“I’m hands down Nikki Haley, we need serious politicians in office. She’s clearly very knowledgeable. And she’s willing to speak the truth, even when the truth is not what people want to hear,” said Boelens, who’s a professor at a college in Illinois.
It’s clear at Haley’s events that she’s attracting a different type of caucusgoer, and the latest NBC News/Des Moines Register/Mediacom poll of Iowa caucusgoers showed this is not an isolated conversion on Haley’s part. In the poll, almost half of Haley’s Iowa backers say they’ll vote for Biden over Trump in a 2024 general election matchup. Likewise, the survey results show half of her Iowa caucus supporters are independents or crossover Democrats.
If Haley hopes to perform well on caucus night, it will largely be on the back of a cross-partisan coalition, not just rank-and-file registered Republicans.
Boelens started a nonprofit group called Iowa Nice, which settles Ukrainian refugees in the Hawkeye State. She’s alarmed by the GOP’s rhetoric around the war in Ukraine and the possibility of another Trump presidency.
“He simply has not demonstrated that in his words and his actions,” said Boelens of Trump’s leadership capabilities, adding: “I think at the end of the day, your actions and your words are important. And I think that we would be more attracted in this state to true kindness.”
Anti-Trumpers wanted a clear-cut alternative. It never came.
Nicole Woodley, 43, is a pastor and a farmer from Clarion in eastern Iowa. And like so many “Never Trumpers,” for whom Woodley caucuses Jan. 15 will depend primarily on the person who has the best chance to stop Trump.
She was still sorting out exactly who that might be this week.
Asked if she’d support DeSantis or Haley less than a week out from the Iowa caucuses, Woodley was unsure. “Either one,” she said. Her most important criteria? “Being able to beat Trump.”
Since the summer, anti-Trump conservatives have yearned for a Republican to emerge as an alternative to the former president. At first, DeSantis appeared to be taking on that role. But polling stagnation and the rise of Haley have muddied the waters, making the clear Trump alternative unclear.
And with just hours to go until the Iowa caucuses, “Never Trumpers” are split on whom to back.
Inflation, economy are top of voters’ minds
While immigration is a driver in the GOP contest, Iowans overwhelmingly say that pocketbook issues are their top concern heading into the caucuses. Voters frequently pepper candidates with questions about lowering prices, and the economy has been a constant theme in all of the Republican contenders’ stump speeches.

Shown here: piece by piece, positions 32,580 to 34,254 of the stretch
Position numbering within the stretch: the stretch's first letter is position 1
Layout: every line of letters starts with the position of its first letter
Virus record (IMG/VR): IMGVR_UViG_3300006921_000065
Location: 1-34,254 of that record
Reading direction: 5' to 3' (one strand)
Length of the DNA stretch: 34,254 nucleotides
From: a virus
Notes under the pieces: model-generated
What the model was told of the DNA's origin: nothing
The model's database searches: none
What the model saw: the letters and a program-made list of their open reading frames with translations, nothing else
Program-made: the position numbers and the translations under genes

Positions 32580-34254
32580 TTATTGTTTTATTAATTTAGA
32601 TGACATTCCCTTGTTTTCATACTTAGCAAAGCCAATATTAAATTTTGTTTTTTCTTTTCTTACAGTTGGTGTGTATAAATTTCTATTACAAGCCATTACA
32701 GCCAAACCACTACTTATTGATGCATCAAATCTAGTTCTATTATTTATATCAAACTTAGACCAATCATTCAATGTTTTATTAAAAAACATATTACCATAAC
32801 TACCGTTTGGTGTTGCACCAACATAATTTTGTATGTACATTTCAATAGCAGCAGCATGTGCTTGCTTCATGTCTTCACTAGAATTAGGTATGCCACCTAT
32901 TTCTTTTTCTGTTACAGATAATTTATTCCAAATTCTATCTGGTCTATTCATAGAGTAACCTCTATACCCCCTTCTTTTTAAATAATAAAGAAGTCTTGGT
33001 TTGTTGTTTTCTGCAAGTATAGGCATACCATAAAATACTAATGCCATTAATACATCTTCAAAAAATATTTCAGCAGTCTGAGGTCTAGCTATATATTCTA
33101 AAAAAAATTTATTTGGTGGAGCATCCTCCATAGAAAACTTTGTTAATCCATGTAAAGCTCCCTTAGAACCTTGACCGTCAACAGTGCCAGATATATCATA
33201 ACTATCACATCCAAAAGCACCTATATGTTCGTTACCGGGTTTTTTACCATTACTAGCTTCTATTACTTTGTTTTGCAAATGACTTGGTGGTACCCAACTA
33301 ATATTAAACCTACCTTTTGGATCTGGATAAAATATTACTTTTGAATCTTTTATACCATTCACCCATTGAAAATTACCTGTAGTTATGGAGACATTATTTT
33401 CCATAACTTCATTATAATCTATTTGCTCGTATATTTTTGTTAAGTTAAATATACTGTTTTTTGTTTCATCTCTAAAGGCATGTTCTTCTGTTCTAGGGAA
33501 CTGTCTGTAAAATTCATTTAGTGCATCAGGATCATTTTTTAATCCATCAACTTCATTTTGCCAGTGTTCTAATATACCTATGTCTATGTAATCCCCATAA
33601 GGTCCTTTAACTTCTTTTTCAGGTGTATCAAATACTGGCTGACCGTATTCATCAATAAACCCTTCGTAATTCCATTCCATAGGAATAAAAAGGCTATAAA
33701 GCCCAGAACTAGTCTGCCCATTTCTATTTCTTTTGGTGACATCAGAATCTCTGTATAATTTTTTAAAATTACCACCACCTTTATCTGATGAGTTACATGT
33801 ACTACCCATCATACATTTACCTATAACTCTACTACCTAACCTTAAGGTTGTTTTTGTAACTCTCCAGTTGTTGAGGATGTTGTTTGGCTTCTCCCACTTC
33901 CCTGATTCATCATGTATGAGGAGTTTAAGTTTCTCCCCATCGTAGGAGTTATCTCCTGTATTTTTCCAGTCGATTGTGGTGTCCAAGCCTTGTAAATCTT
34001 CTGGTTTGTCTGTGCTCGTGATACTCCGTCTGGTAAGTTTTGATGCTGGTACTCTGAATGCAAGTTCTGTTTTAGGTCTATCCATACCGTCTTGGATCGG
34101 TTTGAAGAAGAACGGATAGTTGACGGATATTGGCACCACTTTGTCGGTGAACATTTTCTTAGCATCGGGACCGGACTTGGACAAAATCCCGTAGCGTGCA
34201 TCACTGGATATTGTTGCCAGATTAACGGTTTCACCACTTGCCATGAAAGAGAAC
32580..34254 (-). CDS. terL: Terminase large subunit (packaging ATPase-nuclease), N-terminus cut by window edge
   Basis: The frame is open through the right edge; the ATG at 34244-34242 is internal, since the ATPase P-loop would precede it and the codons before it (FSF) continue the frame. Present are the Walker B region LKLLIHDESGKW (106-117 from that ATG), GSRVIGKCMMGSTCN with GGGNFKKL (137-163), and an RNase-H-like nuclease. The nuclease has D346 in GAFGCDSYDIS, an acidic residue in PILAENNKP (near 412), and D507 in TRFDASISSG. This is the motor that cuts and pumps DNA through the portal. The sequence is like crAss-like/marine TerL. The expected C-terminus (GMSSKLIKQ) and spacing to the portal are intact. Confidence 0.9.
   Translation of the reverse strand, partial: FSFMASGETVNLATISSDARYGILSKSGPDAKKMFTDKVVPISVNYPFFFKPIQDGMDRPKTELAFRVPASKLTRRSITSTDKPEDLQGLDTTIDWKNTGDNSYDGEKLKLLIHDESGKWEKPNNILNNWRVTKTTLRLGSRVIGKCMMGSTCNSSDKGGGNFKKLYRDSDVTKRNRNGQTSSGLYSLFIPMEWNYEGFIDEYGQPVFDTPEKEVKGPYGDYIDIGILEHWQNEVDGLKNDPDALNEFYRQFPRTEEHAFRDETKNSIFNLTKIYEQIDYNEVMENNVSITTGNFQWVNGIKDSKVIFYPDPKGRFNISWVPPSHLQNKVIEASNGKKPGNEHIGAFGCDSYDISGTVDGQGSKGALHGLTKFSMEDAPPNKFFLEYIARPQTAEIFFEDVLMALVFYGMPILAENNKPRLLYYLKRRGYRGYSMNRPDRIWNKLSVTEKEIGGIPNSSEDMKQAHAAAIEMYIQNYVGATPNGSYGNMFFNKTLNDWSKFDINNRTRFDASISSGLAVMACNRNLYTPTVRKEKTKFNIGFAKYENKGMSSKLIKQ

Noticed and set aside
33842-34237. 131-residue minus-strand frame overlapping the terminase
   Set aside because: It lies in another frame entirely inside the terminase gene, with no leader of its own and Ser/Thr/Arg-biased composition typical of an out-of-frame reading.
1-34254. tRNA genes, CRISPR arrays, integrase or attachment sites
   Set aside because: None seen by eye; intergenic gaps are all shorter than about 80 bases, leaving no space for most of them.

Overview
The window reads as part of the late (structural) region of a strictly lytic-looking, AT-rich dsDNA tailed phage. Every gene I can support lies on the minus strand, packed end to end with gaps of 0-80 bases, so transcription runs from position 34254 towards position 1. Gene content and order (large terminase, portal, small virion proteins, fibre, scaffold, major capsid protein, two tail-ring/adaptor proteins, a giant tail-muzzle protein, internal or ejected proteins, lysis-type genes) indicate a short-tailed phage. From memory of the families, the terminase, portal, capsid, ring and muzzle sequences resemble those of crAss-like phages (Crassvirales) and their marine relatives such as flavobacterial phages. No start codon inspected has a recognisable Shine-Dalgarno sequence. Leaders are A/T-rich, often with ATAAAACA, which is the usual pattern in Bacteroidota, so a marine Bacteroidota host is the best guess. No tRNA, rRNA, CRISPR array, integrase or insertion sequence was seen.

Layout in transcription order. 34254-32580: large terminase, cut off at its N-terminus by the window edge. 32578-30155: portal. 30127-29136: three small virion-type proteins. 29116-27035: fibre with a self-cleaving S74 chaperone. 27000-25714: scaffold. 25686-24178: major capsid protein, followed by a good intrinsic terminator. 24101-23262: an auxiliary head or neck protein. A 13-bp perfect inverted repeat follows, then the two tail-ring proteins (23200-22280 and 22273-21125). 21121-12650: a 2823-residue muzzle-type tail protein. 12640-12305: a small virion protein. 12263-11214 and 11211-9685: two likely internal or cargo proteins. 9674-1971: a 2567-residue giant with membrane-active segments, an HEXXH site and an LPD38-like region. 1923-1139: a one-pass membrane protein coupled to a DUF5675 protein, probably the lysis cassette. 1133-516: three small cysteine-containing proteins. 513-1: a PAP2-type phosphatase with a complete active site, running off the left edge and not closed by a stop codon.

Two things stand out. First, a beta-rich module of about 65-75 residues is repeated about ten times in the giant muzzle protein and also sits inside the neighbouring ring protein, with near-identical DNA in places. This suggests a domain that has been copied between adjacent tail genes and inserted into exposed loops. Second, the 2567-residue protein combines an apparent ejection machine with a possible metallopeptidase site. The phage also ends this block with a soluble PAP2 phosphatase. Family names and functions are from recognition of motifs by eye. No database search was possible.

“I want to know how I’m going to be able to live the rest of my life without having to worry about, am I going to be able to afford that next tank of gas?” said Anita Hemingway, from rural Johnson County. “And how am I going to make sure my pantry’s stocked without breaking the bank, without having to dip into savings? Some of us are not fortunate to have savings. That’s the way it’s going.”
Hemingway’s husband, Phil, added, “Inflation is eating away at everyone.” He is planning to shut down the auto repair business he’s run since 1997 because of economic factors. While he was able to maintain his business through a flood in 2008, he said, rising costs are now forcing him to close his doors.
“This ‘Bidenomics’ is killing everybody and it’s killing me,” he said. “It’s hard enough in good times to run a one-man shop, let alone when you can’t keep up with inflation and rent.”
Many Ramaswamy fans are Trump supporters deprived of retail politics
MAGA hats and Trump T-shirts are a staple of Ramaswamy’s Iowa events. The 38-year-old businessman has successfully lured many of Trump’s most ardent supporters to his gatherings, but that doesn’t necessarily mean they’re going to caucus for him.
“My ideal ticket would be Trump for four years and Vivek for eight years,” said Bob Klaus, 75, from Cedar Rapids. The “12-year-plan,” as many Trump supporters call it, has become a commonly held belief among many of Trump’s base who show up at Ramaswamy events.
Klaus has become a regular at Ramaswamy events in Iowa, but while he thinks the up-and-comer is the future of the Republican Party, he’s sticking with Trump in 2024.
“I think they stole the election from him, so I almost feel like part of the reason I like Trump is because I feel like he deserves another four years,” he explained.
For Trump supporters, Ramawamy’s style and philosophy feel familiar. Ramaswamy often bills himself as “the future of America First.” And not only does he feel familiar to Trump supporters, but he is also familiar after barnstorming the state with hundreds of events.
Ramaswamy has visited each of Iowa’s 99 counties at least twice this cycle, while Trump visited the Hawkeye State relatively rarely despite maintaining a dominant polling lead. In the meantime, Ramaswamy provided fodder for Trump supporters in Iowa deprived of retail politics. If he overperforms Monday night, it would be a sign of the enduring power of face-to-face interactions in increasingly online political campaigns.
Iowa’s GOP establishment looks impotent
Iowa Gov. Kim Reynolds broke tradition. Governors typically don’t endorse in the caucuses, instead shepherding GOP presidential hopefuls through the grueling nominating process. But her endorsement of DeSantis broke the mold — and was emblematic of an Iowa establishment hellbent on stopping Trump.
It looks like it didn’t work.